|Oceanic whitetip shark|
|Female individual surrounded by pilot fish in the Red Sea|
|Range of the oceanic whitetip shark|
The oceanic whitetip shark (Carcharhinus longimanus) is a large pelagic requiem shark inhabiting tropical and warm temperate seas. It has a stocky body with long, white-tipped, rounded fins. The species is typically solitary, though they may gather in large numbers at food concentrations. Bony fish and cephalopods are the main components of its diet and females give live birth.
Though slow-moving, it is opportunistic and aggressive, and is reputed to be dangerous to shipwreck survivors. The IUCN Red List considers the species to be critically endangered. Recent studies show steeply declining populations as they are harvested for their fins and meat. As with other shark species, the whitetip faces mounting fishing pressure throughout its range.
The oceanic whitetip shark, or lesser white shark, was described in 1831 by naturalist René-Primevère Lesson, who named the shark Carcharhinus maou. It was next described by Cuban Felipe Poey in 1861 as Squalus longimanus. The name Pterolamiops longimanus has also been used. The species epithet longimanus refers to the size of its pectoral fins (longimanus means "long fingers" in Latin). The oceanic whitetip shark is called many things in English: Brown Milbert's sand bar shark, brown shark, shipwreck shark, nigano shark, oceanic white-tipped whaler, and whitetip shark.
The rules of the International Commission on Zoological Nomenclature are that in general the first-published description has priority; therefore, the valid scientific name for the oceanic whitetip shark should be Carcharhinus maou. However, Lesson's name remained forgotten for so long that Carcharhinus longimanus remains widely accepted.
Distribution and habitat
It is found worldwide between 45°N and 43°S latitude. It lives in deep, open oceans, with a temperature greater than 18 °C (64 °F), It prefers water temperatures above 20 °C (68 °F), and up to 28 °C (82 °F) but can also be found in waters as cool as 15 °C (59 °F) but avoids temperatures lower than this. It was once extremely common and widely distributed, and still inhabits a wide band around the globe; however, recent studies suggest that its numbers have drastically declined.
The shark spends most of its time in the upper layer of the ocean—to a depth of 150 m (490 ft)—and prefers off-shore, deep-ocean areas. According to longline capture data, increasing distance from land correlates to a greater population of sharks. It is sometimes found close to land, in waters as shallow as only 37 m (120 ft) deep, mainly around oceanic islands and narrow continental shelves.
C. longimanus' most distinguishing characteristics are its long, wing-like pectoral and dorsal fins. The fins are significantly larger than most other shark species, and are conspicuously rounded. The shark's snout is rounded and its eyes are circular, with nictitating membranes.
The oceanic whitetip shark is a robust, large-bodied shark. The largest specimen ever caught measured at more than 4 m (13 ft) in length, though they usually grow up to 3 m (10 ft) in length and 150 kg (330 lb) in weight. However, the all-tackle record listed by the International Game Fish Association (IGFA) is 167 kg (368 lb) for a 2.2-metre (7.2 ft) long individual, suggesting that weight is likely much more in larger individuals. The female is typically larger than the male by 10 cm (3.9 in). In the Gulf of Mexico in the 1950s, the mean weight of oceanic whitetip sharks was 86.4 kg (190 lb). In the 1990s, the sharks of the species from the same area averaged only 56.1 kg (124 lb).
The species is grey-bronze dorsally and white ventrally. As its name suggests, most of its fins (dorsal, pectoral, pelvic and caudal) have white tips. Along with white tips, the fins may be mottled, and young specimens can have black marks. A saddle-like patch may be apparent between first and second dorsal fins. The shark has two kinds of teeth. Those in the mandible (lower jaw) have are thinner with a serrated tip. Between 13 and 15 teeth are on either side of the jaw. The teeth in the upper jaw are triangular, but much larger and wider with entirely serrated edges—14 or 15 occur along each side. The denticles are nearly flat and wide, typically have between five and seven ridges. There is little overlap between them, revealing some skin.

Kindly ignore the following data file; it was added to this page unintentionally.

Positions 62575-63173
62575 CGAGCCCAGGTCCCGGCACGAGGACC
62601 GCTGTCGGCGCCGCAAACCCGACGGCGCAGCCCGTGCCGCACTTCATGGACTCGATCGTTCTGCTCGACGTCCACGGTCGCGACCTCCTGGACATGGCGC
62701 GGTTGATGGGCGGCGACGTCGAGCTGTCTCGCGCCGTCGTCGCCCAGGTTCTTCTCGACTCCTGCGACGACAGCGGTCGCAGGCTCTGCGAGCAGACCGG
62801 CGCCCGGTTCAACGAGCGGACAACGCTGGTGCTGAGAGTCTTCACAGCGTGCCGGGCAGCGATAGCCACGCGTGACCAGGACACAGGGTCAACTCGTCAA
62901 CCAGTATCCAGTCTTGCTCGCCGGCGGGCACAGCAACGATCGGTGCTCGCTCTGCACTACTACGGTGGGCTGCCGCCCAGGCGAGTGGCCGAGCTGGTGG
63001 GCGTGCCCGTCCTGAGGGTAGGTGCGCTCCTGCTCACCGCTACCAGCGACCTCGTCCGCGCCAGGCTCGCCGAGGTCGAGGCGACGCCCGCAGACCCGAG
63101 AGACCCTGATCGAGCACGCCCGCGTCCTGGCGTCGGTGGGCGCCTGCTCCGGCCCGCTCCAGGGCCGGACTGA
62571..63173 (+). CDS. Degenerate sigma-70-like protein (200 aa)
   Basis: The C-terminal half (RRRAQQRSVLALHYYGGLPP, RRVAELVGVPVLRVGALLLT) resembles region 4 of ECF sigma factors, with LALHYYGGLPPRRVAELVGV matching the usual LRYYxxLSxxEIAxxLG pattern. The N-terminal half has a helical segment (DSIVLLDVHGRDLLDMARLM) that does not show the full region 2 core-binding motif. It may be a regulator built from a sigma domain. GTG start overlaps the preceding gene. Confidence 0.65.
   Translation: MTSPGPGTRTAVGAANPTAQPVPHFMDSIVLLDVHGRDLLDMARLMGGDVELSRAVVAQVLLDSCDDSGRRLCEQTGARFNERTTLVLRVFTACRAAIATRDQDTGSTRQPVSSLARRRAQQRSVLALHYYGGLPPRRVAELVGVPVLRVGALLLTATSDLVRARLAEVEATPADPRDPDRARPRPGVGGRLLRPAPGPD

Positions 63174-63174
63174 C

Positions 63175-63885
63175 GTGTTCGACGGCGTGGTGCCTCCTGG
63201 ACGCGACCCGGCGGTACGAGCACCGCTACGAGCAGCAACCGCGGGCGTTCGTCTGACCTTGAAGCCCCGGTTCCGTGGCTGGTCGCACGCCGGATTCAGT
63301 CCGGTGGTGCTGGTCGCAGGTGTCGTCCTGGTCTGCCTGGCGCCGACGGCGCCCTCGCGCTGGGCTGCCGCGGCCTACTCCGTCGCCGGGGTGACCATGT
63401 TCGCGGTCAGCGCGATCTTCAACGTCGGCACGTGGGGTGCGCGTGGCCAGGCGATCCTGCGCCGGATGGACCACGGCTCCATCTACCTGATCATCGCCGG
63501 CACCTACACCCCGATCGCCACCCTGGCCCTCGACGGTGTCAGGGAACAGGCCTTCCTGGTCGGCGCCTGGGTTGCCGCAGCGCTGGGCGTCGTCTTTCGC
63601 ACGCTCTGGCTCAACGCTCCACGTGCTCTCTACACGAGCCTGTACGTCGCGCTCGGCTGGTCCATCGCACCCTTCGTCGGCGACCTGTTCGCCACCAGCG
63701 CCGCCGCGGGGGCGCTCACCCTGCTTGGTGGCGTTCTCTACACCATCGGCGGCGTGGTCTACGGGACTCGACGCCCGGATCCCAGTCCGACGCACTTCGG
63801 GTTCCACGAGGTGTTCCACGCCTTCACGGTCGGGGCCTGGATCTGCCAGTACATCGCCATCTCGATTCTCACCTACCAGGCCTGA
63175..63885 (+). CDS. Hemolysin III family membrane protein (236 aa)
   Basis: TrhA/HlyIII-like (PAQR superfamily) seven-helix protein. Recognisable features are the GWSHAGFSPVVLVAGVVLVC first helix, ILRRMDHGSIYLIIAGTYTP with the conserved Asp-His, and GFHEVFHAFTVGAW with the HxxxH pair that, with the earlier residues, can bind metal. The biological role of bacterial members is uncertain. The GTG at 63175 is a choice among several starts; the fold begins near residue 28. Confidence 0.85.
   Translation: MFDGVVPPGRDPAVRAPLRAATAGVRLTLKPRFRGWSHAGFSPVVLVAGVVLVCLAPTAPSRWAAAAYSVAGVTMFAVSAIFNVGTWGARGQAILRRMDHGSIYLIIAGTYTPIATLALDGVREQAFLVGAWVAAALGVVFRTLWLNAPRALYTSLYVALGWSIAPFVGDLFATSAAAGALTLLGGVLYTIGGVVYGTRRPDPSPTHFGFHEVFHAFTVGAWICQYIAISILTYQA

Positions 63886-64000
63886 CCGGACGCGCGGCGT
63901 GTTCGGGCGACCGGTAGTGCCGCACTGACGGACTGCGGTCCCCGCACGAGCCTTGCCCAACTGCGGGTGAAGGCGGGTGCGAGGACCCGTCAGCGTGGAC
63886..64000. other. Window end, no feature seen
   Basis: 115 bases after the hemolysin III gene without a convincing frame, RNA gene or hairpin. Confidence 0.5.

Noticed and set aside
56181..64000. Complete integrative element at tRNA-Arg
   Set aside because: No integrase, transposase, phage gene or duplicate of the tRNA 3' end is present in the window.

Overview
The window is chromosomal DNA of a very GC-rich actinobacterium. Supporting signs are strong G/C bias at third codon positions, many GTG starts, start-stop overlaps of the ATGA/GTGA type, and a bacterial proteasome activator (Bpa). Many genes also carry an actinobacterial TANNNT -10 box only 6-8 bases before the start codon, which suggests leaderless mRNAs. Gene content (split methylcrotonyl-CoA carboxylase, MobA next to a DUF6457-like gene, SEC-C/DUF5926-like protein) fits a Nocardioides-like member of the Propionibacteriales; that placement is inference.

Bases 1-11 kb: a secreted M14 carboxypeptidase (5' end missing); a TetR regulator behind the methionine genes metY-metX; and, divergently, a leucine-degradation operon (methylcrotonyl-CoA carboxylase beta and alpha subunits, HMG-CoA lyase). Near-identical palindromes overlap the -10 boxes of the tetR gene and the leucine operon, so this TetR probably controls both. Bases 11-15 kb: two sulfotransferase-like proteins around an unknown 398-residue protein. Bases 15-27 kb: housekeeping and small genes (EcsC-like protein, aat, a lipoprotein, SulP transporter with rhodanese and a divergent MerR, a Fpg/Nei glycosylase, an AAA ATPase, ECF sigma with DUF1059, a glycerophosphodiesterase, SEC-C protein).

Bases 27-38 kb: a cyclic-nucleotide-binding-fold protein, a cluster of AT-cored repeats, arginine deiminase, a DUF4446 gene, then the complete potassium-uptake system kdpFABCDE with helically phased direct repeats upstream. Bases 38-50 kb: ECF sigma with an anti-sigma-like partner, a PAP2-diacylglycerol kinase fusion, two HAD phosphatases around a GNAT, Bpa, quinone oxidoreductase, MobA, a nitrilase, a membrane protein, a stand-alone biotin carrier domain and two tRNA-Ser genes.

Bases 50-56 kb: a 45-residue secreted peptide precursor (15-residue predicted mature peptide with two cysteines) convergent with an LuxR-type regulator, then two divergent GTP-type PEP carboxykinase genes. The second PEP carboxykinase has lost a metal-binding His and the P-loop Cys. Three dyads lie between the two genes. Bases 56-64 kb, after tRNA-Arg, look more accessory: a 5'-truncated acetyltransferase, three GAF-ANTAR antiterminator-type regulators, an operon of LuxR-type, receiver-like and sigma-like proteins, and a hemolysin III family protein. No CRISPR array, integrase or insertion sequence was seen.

The oceanic whitetip is typically solitary, though gatherings have been observed where food is plentiful. It swims during the day and night. The oceanic whitetip is usually solitary and slow-moving, and tends to cruise near the top of the water column, in open water. During summer, when the water surface is warmer, oceanic whitetips tend to swim more quickly and at deeper depths. They have been observed to breach out of the water.
The species feeds mainly on pelagic cephalopods, like squid, and bony fish, such as lancetfish, oarfish, barracuda, jacks, mahi-mahi, marlin, tuna, and mackerel. However, its diet can be far more varied and less selective—it is known to eat threadfins, stingrays, sea turtles, seabirds, gastropods, crustaceans, and marine mammal carcasses. Its feeding methods include swimming through schools of frenzied tuna with an open mouth, waiting for the fish to swim in before biting down; when whaling formerly took place in warm waters, oceanic whitetips were the most common scavengers of floating carcasses. Whitetips commonly compete for food with silky sharks, explaining its comparatively leisurely swimming style combined with aggressive displays. They are known to trail pilot whales since they both feed on squid.
Pilot fish, dolphinfish, and remora may follow these sharks. Evidence in the form of sucker scars on the skin of an individual filmed off Hawaii indicate that the species may also dive deep enough to battle with giant squid. Until the 16th century, sharks were known to mariners as "sea dogs" and the oceanic whitetip, the most common ship-following shark. Groups often form when individuals converge on a food source. They are recorded to segregate by both sex and size. They commonly get into feeding frenzies. Oceanic whitetips gather in large numbers off Cat Island, Bahamas from winter to spring, due to the abundance of large bony fish.